The hotel ran a cable car down the mountain into town for $5 a person, round-trip. Here’s a view from the cable car:

While strolling through the town we spotted this dog standing guard over the street from the roof of his house:


 

 

There are a lot of dogs running loose in Taxco, but also many on leashes and behind fences. We have yet to encounter a vicious attitude amongst them, even the pit bull-mixes that are common. Perhaps a manifestation of the friendly, calm, nature of the people? Another note, despite the large numbers of dogs everywhere we’ve been, we have only seen one pile of dog feces on the sidewalks, much different than in another city I love, Amsterdam.

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I leased my practice in Phoenix and moved my family to Mexico City after accepting a one-year appointment with the Food and Agricultural Organization of the United Nations. FAO was operating a project with the veterinary school at the National Autonomous University of Mexico. The purpose of the project was to aid the college in upgrading their programs. My job was to help establish an ambulatory clinic to give the students hands-on experience diagnosing and treating animals on the farm.

While visiting a small community a group of students and I diagnosed a mule with tetanus. It was a textbook case and I decided that as many students as possible should be able to have the experience of observing and treating the animal. I explained to the owner, in my rudimentary Spanish, that the prognosis was very poor but that I would like to arrange to move the mule to the veterinary hospital to give as many students as possible experience with this kind of case. I was careful to explain that since the case was valuable as a teaching tool he would only be responsible for the cost of the drugs used and then only if the animal recovered enough to work again.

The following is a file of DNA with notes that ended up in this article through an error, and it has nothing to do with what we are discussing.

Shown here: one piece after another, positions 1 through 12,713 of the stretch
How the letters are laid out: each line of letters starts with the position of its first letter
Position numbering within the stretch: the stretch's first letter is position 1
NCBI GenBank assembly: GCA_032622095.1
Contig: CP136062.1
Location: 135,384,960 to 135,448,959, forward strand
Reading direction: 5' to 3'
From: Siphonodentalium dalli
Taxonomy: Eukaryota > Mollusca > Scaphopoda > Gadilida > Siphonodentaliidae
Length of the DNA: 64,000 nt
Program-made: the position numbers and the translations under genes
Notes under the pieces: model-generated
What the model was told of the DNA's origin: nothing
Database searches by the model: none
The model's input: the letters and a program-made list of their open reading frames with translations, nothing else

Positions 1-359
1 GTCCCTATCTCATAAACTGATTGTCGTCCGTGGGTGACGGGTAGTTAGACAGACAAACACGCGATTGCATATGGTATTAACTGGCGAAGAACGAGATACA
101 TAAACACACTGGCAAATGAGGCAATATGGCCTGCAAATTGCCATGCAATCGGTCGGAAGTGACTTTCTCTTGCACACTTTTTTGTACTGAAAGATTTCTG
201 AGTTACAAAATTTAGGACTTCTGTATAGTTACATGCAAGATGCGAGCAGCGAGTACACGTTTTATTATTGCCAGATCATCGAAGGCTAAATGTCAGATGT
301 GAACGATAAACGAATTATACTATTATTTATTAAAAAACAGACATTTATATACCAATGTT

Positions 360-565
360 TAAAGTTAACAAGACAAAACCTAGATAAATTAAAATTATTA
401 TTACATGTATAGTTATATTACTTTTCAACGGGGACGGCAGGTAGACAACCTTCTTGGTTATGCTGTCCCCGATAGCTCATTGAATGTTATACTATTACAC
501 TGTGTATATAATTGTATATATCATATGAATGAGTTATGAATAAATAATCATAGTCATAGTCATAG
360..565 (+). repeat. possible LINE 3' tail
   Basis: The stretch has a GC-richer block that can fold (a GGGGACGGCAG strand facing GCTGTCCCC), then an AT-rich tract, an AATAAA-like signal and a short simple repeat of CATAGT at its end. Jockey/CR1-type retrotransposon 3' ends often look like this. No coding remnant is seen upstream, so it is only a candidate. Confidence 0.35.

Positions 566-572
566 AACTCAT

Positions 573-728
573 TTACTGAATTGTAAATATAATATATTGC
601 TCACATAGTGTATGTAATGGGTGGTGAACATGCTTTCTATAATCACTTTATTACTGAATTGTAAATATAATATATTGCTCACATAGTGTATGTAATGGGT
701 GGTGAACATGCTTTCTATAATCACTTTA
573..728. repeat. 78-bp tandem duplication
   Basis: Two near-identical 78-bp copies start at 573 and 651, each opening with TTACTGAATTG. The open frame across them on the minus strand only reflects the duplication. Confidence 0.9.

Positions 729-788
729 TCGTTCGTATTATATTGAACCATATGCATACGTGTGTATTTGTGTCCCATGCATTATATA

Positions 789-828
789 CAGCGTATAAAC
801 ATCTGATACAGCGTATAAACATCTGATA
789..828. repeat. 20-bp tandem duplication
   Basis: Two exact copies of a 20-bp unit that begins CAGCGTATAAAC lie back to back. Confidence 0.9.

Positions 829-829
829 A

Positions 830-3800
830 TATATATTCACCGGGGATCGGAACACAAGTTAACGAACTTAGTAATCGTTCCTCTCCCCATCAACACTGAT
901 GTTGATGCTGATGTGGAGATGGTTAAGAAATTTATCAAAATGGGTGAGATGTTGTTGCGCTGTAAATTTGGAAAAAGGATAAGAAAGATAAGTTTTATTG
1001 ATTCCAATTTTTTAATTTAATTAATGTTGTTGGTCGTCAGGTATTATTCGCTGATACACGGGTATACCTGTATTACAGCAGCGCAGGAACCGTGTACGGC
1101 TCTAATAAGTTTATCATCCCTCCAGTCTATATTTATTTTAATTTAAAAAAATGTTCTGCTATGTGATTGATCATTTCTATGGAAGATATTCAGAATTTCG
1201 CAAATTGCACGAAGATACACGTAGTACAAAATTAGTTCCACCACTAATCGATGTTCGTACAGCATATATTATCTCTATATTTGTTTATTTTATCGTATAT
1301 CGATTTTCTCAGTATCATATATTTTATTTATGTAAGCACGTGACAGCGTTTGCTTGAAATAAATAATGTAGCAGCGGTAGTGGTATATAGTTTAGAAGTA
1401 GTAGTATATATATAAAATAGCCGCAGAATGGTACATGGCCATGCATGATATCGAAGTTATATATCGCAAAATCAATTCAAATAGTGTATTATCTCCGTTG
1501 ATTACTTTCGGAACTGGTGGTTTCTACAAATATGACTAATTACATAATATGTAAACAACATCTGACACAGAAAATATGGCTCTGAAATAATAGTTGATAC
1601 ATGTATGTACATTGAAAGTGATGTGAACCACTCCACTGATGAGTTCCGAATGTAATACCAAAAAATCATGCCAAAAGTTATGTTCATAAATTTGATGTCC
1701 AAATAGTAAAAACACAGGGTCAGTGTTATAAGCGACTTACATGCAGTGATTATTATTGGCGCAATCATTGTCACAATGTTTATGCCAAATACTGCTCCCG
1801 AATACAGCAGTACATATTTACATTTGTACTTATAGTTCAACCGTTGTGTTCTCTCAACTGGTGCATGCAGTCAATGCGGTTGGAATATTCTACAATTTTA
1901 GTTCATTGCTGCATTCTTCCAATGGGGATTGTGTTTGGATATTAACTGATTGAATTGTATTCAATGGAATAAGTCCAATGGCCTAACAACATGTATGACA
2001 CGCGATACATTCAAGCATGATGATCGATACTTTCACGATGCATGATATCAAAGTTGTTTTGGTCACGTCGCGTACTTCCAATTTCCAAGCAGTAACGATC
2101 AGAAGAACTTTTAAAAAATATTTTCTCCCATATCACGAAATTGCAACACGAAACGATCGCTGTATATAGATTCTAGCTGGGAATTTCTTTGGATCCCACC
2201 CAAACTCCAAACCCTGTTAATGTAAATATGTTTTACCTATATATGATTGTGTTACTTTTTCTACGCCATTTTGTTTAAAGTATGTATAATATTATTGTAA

He agreed to the arrangement and I arranged transport for the mule to the veterinary teaching hospital at the university. Various groups of students assigned to the case treated it under my supervision for over three weeks. At one point, we had to put him in a sling because he was unable to stand on his own, but he made a miraculous recovery. It was extremely unusual for an animal with tetanus to recover in 1967. I arranged to transport the mule back to the owner the next time we went to the village where he lived.

I explained to the owner how to care for the mule until he fully recovered and handed him a bill for five-hundred pesos, about forty dollars, a small fraction of the cost of all the drugs we used in the treatment. I explained that I had substantially reduced the bill by charging for only a fraction of the drugs we had used because so many students had benefited by working on the case.

“But Senor Medico you say me I would not have to pay if the mule could not work. You see he is very weak, he cannot work.” He was speaking in elementary school Spanish so I could understand.

“I understand,” I said. “He will recover and when he does you will accept this obligation, true?” I fully understood that the poor farmer probably only earned twenty-five pesos a day, maybe less and five-hundred pesos was a fortune to him, but the mule was worth at least a thousand or more pesos.

Two months passed and we visited that village three or four times. Each time the farmer took pains to seek me out and explain that the mule was still too weak to work. I told him I understood and smiled to myself.

Three new students were with me in the truck a few weeks after my last conversation with the mule’s owner. As we drove past the village, I saw my man out in a field plowing with the mule. I stopped the truck.

“Now you will experience the practical side of veterinary medicine,” I told them and related the story. All of them knew about the mule and were amused that I had been unable to collect the bill, interested to see how I would handle the situation.

“Buenos dias,” I greeted my client.

“Muy buenos dias Sr. Medico,” he replied.

“I see the mule is fully recovered and working well.”

“Si senor, but it was not your medicine.”

“Oh?”

“You see the leather thong on his left front fetlock?”

“Yes.”

“A curer in the market at San Angel sold me that. It is treated with many special cures (mostly urine my students explained later) and the curer said me it would make the mule completely recover if I tied it around his left front fetlock.”

“What if you tied it around his right fetlock?” I asked.

“He said me it would only function if I did it properly and with the correct knot he showed me.”

“And it obviously worked,” I smiled.

“As you see, the very next morning he was cured.”

I turned to the students.

“Today’s lesson is to never believe you are smarter than your clients.”